Here are three ways in which the National Cyber-Forensics & Training Alliance is cracking down on cybercrime:
When the personal computer revolution began decades ago, Latinos and Blacks were much less likely to use one of the marvelous new machines. Then, when the Internet began to change life as we know it, these groups had less access to the Web and slower online connections, placing them on the wrong side of the “digital divide.”
A tap on the HealthMap iPhone application brings up a cluster of red pins on a map, representing nearby cases of swine flu. Another tap brings up a form for ordinary Americans to add to the collection by reporting bouts they have or know about.
In the near future, you might not even have to visit a bank or an ATM to deposit a check. You’ll simply snap a couple of photos of it with your cell phone. Applications to do just that are already available for Apple’s iPhone and gadgets from USAA, a company that provides insurance and banking mainly for military veterans.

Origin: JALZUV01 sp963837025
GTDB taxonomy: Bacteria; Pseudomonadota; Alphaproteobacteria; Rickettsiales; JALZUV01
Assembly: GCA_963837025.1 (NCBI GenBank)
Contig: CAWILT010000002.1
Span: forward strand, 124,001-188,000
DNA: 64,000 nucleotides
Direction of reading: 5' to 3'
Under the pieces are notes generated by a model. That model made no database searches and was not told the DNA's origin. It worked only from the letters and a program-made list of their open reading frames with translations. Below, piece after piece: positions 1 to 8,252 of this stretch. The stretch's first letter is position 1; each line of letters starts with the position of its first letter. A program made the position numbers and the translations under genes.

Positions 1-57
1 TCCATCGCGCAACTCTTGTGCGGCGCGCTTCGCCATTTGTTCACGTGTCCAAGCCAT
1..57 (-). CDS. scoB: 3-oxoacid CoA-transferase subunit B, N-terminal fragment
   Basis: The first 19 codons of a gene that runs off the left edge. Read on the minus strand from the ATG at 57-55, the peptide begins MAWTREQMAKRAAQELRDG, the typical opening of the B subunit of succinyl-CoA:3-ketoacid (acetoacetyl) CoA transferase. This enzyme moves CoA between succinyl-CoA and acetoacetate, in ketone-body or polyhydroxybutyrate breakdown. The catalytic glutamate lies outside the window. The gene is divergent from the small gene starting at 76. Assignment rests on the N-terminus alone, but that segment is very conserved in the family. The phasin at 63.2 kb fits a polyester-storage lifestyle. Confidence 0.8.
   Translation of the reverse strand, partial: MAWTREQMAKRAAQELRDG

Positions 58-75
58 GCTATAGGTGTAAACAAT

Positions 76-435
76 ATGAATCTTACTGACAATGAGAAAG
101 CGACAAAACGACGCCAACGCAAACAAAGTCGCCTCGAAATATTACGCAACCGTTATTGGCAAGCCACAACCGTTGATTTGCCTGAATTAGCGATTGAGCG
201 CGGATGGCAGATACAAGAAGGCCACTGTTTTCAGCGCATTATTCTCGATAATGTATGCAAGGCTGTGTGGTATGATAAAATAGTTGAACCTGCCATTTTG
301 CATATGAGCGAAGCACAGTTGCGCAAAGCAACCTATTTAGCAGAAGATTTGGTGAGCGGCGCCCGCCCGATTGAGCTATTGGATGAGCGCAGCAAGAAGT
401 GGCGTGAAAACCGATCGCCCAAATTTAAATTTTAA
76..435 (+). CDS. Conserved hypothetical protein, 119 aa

Because its large touch-screen is interactive and inviting, Apple’s iPad offers media companies, game makers and other content providers a way to display material that consumers supposedly will be more likely to pay for.
The German maker of a new tablet PC is setting out to rival Apple’s iPad with the promise of even more technology, such as a bigger screen, a webcam and USB ports.
Like many working parents, Beverly Flaxington armed her daughter with a cell phone in fifth grade, when the time came for her to venture out alone. At first, it was a great way to stay in touch.
In times like these, when money is tight, people are losing jobs faster than they are being created and bill collectors are on the prowl even late on Sunday nights, every scam in the book that promises a freebie seems to crawl out of the Internet. If you’ve become suspicious of anything that says it’s free, you’re a smart consumer. Normally, I would agree that “free” comes with a price, but every now and then, I find a useful Web site that truly is free. Here are a few of my favorites:
Bigger is better when it comes to paychecks, contracts and football players, but it doesn’t work that way when it comes to high-tech business tools. As technology progresses, devices — and their price tags — shrink even as they become more sophisticated.